Financial Markets Investing Strategies ~ Forex Auto Trading, Article of Forex Trading, Forex Signal and Forex Broker

Forex Auto Trading, Article of Forex Trading, Forex Signal and Forex Broker

Forex Auto Trading, Article of Forex Trading, Forex Signal and Forex Broker

Financial Markets Investing Strategies

Written by OnlineLoan on 22:59

Financial Markets Investing Strategies

By: Hugo Vandenbergh

Benoit Mandelbrot, the famous mathematician and inventor of fractal geometry, has forever changed the way we understand many natural phenomena, and influenced a host of modern fields from chaos theory to the financial markets.Before Mandelbrot, the modern theory of finance used in most existing investment models, was based on the following shaky assumptions:
People make rational assumptions. When given all the relevant information about an investment, individual investors will make the obvious rational choice leading to the greatest wealth. This will result in an efficient market, with all prices at their "correct" level. Rational investors make for a rational market.
In Reality, behavioral economics show how people are hardly ever rational and self-interested.
All Investors are alike. People have the same investment goals and hold their investments for the same periods. With the same information, investors will make identical decisions. Thus a model that describes one investor describes them all.
In Reality, people are not alike. Without homogeneity, the mathematical models of the market become very complicated. The market changes from a well- behaved system, with predictable outcome, to a chaotic one with unanticipated results.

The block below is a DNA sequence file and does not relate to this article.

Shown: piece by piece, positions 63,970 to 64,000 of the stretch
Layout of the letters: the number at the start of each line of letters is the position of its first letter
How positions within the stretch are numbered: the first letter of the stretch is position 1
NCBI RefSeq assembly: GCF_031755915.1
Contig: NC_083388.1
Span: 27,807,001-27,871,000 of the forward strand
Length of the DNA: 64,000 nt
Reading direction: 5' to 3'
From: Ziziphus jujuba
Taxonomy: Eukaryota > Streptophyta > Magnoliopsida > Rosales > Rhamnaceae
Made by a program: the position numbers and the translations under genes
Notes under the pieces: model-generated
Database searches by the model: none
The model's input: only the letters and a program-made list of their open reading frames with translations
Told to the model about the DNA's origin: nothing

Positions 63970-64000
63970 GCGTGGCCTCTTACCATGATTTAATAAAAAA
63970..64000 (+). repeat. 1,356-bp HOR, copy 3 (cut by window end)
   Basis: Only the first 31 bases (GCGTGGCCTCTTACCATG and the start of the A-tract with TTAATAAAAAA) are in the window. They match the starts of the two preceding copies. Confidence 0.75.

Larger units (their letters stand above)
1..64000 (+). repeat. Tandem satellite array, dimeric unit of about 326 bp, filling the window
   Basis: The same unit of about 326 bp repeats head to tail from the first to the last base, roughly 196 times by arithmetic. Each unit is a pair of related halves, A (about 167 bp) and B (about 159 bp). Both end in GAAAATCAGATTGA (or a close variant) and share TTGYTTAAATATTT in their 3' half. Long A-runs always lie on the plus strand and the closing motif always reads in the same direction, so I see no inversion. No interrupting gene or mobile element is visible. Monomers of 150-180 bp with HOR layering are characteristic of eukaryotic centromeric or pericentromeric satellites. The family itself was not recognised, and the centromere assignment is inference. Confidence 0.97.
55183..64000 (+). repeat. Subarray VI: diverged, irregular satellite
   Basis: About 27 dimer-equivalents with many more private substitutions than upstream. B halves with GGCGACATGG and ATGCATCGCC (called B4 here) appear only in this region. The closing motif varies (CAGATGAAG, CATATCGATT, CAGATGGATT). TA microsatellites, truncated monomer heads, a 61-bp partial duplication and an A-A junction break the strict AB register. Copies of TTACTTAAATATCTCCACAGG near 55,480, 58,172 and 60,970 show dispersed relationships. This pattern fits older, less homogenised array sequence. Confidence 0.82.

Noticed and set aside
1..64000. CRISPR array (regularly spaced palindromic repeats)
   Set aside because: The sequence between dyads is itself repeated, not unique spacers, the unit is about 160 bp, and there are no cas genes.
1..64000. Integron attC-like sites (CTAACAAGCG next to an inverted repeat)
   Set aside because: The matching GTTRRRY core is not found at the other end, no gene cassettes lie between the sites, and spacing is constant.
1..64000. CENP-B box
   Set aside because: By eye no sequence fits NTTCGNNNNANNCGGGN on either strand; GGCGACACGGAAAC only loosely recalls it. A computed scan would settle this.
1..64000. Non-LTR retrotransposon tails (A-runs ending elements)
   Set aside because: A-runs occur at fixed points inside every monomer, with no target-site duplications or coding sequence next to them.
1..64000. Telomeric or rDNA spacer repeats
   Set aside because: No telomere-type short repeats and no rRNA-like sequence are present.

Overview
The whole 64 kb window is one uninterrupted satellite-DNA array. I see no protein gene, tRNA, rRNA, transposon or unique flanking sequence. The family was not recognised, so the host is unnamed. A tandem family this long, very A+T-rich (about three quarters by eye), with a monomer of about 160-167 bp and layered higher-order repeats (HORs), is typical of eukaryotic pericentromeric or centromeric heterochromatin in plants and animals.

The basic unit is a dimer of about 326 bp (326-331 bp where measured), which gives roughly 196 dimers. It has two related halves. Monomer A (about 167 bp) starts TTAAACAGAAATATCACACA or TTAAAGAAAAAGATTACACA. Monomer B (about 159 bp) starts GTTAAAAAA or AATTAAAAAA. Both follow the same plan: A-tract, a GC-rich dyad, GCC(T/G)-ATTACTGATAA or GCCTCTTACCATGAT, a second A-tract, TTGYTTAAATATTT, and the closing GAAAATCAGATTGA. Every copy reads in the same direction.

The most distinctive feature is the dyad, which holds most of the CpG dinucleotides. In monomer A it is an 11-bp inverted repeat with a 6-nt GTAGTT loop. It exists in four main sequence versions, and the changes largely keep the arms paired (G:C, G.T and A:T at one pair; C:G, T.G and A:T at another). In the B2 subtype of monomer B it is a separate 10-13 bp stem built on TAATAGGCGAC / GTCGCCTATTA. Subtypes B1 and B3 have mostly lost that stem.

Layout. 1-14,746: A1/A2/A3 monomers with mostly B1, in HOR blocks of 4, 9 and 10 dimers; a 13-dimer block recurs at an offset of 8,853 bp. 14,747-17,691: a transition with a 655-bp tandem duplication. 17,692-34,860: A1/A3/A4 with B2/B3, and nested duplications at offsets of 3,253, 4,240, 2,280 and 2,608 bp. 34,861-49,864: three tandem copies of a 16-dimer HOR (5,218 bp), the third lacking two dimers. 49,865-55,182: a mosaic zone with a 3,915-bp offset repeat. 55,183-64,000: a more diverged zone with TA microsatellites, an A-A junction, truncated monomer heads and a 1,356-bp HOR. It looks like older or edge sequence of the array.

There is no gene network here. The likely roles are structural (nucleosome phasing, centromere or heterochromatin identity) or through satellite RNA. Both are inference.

Price Change is more or less continuous. Stock prices always move smoothly from one value to the next.In Reality, this smooth stock movement is interrupted by sudden jumps all the time.
Each price change is independent from the last and the process generating these price changes stays the same over time. In Reality, life is more complex and markets do have a memory, i.e. what happens now will be reflected in behavior far into the future.
Based on chaos theory and fractal geometry, Mandelbrot describes the characteristics of the markets as follows:
1. Markets are Turbulent Their behavior can be compared to the behavior of flowing fluids when reaching certain speeds. The same kind of turbulence happens in the financial markets with abrupt lurches between mild motion and quiet activity, discontinuities, and concentrations of major events in time.
2. Markets are very risky Turbulence is dangerous. Its output can swing wildly and suddenly. It is hard to predict, harder to protect against, and hardest of all to profit from.
3. Market Timing is very important Big gains and losses occur into small packages of time. Concentration of major events, and volatility, is common.
4. Prices often leap, not glide That financial prices often jump, skip and leap up or down ads to the investment risk.
5. In Markets, Time is flexible The same risk factors apply to a day as to a year, an hour as to a month. Only the magnitude differs, not the proportions. That's why charts with different time scales look the same.
6. Markets in all Places and Ages work alike One of the surprising conclusions of fractal market analysis is the similarity of variables from one type of market to another. Also, the patterns, in space or time, remain the same even as the scale of observation changes. Finding market properties that remain constant over time and place means you can make better, more useful models and make sounder financial decisions.